Date posted: 11/01/2018 5 min read

How to avoid budget blowouts in the business

What can accountants do to respond to budget and forecast variations?

In Brief

  • Budget overspends which deviate from forecasts should be authorised in advance by managers.
  • When overspends or variations occur without prior approval, chartered accountants need to communicate with colleagues to ensure the impacts are addressed.
  • In the wake of a cost blowout, chartered accountants need to work with colleagues to avoid repeat problems.

Budget overspends and variations from forecasts are a fact of life for many organisations. When these occur, it is too often left to chartered accountants in the finance team to identify and report them. That can be an exercise in diplomacy and it can be challenging to be the bearer of bad news, but it’s also an opportunity to put things right.

“Where possible, (planned) deviations from budgets or forecasts can be agreed beforehand with the appropriate manager who has the authority,” explains Greg Foord CA, Financial Controller at ME Bank. 

When an overspend occurs, without being authorised, chartered accountants need to open up a candid, two-way communication with a number of different stakeholders
Greg Foord CA Financial Controller at ME Bank

“However, deviations to budget or forecast will always occur due to the timing of expenditure. The budget will have been set a number of months prior to spend being incurred and budget assumptions may have changed.

"When an overspend occurs without being authorised, chartered accountants need to open up a candid, two-way communication with a number of different stakeholders. By doing this, finance teams can be proactive in addressing the immediate impacts and preventing it from happening again.”

The team which overspends

The team responsible for the overspend can help the finance team to establish the circumstances and facts of the matter, including the size of the variation, the line item of expenditure involved, the cost centre and the context for why the overspend occurred.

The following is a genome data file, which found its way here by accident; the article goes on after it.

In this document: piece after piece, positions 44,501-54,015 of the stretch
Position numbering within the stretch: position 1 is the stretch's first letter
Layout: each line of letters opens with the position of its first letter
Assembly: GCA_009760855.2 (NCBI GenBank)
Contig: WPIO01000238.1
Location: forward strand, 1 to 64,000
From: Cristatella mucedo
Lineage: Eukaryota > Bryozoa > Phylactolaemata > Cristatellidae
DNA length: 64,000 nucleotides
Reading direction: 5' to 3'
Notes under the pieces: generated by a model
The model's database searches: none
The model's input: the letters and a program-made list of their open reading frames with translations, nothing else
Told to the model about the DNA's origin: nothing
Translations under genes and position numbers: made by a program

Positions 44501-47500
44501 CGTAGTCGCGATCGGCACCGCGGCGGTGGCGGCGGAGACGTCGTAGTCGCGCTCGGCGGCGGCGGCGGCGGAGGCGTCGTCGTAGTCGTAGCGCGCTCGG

“The finance team then needs to explain the impact of the overspend upon the cost centre itself, as well as (on) the wider organisation,” says Foord. “Then you may need to recommend remedial action to offset the overspend, or suggest how to recover some of the costs.

Accountants also need to explain how they will share details of the overspend with higher levels of management. “It’s best to be up front and explain that the finance team has a responsibility to do this.”

The cost centre manager

The reporting manager or cost centre manager must be alerted to the overspend or variation, the wider impacts of this and how this will be communicated more broadly.

“There is one additional conversation you need to have here too,” says Foord. “You need to establish whether any procedural or control breakdowns have occurred. For instance, most organisations have delegation of authority limits for expenditure and it may be that someone has breached these. Any such breakdown needs to be reported and remedial action taken.”

Related: Guide to managing budget overspends

To read practical steps to prevent budget variations, see this Chartered Accountants ANZ guide.

The CFO and CEO

Depending on the size of the organisation and the size of the breach, you may need to report it to the CFO or CEO. Clearly and concisely, you should report the size of the variation, the steps taken to offset it, and remedial action to prevent it happening again.

The board of directors

If the overspend or variation is deemed significant enough, you may need to report details to the board too, says Foord. “The board is interested in the bigger picture, so don’t bog them down in the detail. Explain succinctly why the breach happened and how it will be addressed.”

Preventing a repeat problem

Chartered accountants are in the perfect position to help colleagues from making the same mistakes twice. This starts with educating profit and loss owners (some of whom may have little or no accounting experience) on fundamental accounting concepts such as accruals and prepayments.

“The best approach is to partner with the business so that you can build up trust and open communication,” says Foord. “Let colleagues know that you’re approachable and available to advise and that the door is always open if they encounter problems.”

Whatever budgeting or forecasting system your organisation uses, it is vital that a variation between actual and planned expenditure is visible. Variations need to be included in management reports that the finance team prepares for the cost centre or business unit and – importantly – these reports need to be read.

“Making sure that your colleagues are opening and reading management reports is paramount,” says Foord. “If possible, I recommend you meet with each profit and loss owner to discuss the reports, and to get an appreciation for what is occurring at their level.” You’re more likely to pick up variations and investigate them early, if you talk regularly to the profit and loss owner.

Andy McLean is the former Acuity publisher and now a writer and content marketing consultant.

Related: Seven tips on how to present your finance case to the board

Practical tips on how to present financial information to your board of directors.